I will write nearly anything for anyone for money or for dog food, for cat vetting, for folks who I think are fabulous in their arts and labors, but who are not writers themselves—and sometimes, just because I can. I have been trained to forge out of letters strung together the emotions, thoughts, and shapes that I see or that some people need (hence why I like the term “literary apothecary”). Sometimes, I am actually successful at it. It’s always shocking when that happens because really, and to break a totally rigid writing rule, I will now deploy a rabid cliché (and then I will mix some metaphors), it takes two to tango: I can write my heart out, but if the reader doesn’t sync with the rhythm of the dance, doesn’t like the hook, finds the orchestration either too plush or too thin, I might as well be painting by numbers or sunning myself by the pool. Without a wiling reader, it really is just a foolish and indulgent past time.
I have often said that I have little ego about what I write—meaning, I don’t really give a rat’s tooth if anyone likes it or not. Janis Ian, when I told her that, scolded me quite exactingly. She said, “If you care enough to do it, and you care to publish it, you should always have an ego about it. If you don’t, don’t bother publishing it; that would be unfair to your audience.”
At the time, I really did not understand what she meant. To me, I write. I write when I need to write. I write how I need to write when I believe I know how I need to write. I write because that is how I try to make sense of the world and it’s also, as it happens how I make a modest living. It is a selfish impetus. What happens after the writing is not my business. That was my thinking. But Janis is a performer, not just a writer, and so she is intimate with her audience. She respects her audience. She cares about her audience; they are present and immediate. And that means she has an ego about what she does. It matters to her how her audience responds. A performer must be aware that they are the stewards of their arts’ reception and impact. A writer can pretend (for a bit) they are not. How terribly myopic of me! In my attempt at just doing, I forgot that there are some who might care. And that lapse in memory and judgment is egregiously egotistical.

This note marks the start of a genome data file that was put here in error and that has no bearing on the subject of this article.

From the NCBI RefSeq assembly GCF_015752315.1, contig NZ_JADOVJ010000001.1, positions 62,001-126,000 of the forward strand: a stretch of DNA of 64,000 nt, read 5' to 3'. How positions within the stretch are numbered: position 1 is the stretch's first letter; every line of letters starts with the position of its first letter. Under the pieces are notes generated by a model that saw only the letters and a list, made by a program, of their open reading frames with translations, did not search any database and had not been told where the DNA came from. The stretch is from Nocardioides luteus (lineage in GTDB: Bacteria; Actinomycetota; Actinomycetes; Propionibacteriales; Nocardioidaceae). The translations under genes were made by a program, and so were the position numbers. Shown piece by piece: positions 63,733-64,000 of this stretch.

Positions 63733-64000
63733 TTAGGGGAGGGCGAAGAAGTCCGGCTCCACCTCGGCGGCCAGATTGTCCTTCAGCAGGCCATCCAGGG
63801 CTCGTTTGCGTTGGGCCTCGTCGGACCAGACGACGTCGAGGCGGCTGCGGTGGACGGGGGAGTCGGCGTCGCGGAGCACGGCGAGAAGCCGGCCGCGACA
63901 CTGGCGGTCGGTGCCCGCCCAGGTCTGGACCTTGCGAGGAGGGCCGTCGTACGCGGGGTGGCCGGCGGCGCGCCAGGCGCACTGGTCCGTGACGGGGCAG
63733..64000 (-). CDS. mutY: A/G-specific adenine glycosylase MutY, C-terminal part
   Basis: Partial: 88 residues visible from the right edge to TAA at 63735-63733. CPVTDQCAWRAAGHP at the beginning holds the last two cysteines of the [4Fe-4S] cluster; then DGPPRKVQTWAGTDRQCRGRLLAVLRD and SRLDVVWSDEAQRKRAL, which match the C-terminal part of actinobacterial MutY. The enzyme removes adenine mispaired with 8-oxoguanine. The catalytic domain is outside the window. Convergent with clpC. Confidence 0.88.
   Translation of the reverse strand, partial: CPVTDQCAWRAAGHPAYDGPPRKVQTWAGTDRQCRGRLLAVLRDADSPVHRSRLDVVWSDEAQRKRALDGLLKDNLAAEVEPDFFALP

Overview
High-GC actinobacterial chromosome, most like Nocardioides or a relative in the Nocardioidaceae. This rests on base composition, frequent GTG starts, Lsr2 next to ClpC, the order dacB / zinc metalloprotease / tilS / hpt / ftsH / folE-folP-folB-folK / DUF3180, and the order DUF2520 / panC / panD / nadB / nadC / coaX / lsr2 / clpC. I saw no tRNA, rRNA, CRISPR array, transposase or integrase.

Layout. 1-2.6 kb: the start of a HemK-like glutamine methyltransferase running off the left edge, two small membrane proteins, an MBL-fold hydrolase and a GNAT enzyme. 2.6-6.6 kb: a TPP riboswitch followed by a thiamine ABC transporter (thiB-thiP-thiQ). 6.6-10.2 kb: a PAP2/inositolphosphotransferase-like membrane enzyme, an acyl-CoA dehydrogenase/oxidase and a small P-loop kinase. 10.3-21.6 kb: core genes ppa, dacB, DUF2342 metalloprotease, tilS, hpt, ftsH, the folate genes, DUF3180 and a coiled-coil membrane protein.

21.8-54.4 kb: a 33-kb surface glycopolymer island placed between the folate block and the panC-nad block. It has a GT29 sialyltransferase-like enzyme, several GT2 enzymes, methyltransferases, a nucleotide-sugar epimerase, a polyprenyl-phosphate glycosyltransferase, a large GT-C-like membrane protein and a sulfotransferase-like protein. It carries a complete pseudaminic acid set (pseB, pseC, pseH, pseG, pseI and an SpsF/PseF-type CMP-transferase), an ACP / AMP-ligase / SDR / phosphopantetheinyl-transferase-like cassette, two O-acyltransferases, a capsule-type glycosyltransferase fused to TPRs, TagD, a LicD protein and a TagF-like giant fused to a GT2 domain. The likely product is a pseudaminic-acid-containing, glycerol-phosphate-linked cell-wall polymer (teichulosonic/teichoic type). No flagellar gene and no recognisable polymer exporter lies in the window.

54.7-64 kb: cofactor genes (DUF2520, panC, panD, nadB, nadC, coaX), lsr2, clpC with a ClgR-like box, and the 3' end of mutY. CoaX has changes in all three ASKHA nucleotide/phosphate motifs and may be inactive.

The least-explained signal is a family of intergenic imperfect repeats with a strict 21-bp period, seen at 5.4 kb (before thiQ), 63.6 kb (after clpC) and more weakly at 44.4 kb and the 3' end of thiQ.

Here, so far, is what I’ve been blessed to learn: people, in general, give a shit. Janis cares and cares in ways I am not going to articulate for fear of letting loose info she may not want running free (let’s just say she went above and beyond and continues to do so—for her art, for her audience, for her friends, for artists she likes, and for me), Skyboat Media did as well, Pat Conroy always does, my friends and family do, other new authors do (that one’s not a surprise, but it is an honor), established authors do (that’s a surprise!). And even though my expanded edition is not out yet, and the incredible illustrations by my future husband are not out yet, I have gotten super intriguing feedback about the stories and images. It’s intriguing in two ways: 1) the quality of responses and endorsements is off the charts. I will share
some below. I don’t do so to self-congratulate–my ego ends way before then. I do so because I admire the responses. No one has responded to the book with pure praise. Each has its own complications, tangles, and concerns. I love that. It means the reader read honestly and that they trusted me with that honesty. As an author, that right there is the most valuable connection. I can’t ask for anything more. And it would be an offense to depreciate that. 2) Some of the most interesting comments and endorsements have come—not from literary authors, not from Taoists, philosophers, or humanists, not from new age folks, not from readers of Sedona or folks who cast the I Ching, not from folks in any of my personal circles—no, some of the comments most dear to me have come from four groups I would not, not in a million years, have anticipated: Practicing or retired Scientists (think hard core molecular biologists, neuroscientists and such), the devoutly religious (mostly of the Judeo-Christian breeds), Fantasy writers, and total strangers. I can’t even add properly, I blew everything up in chemistry class, I treat logic like a mythical vampire treats a cross, and, as everyone knows, I lean towards the naturalistic side (re: pagan, heretical, in most eyes). So that was all a great and very special surprise!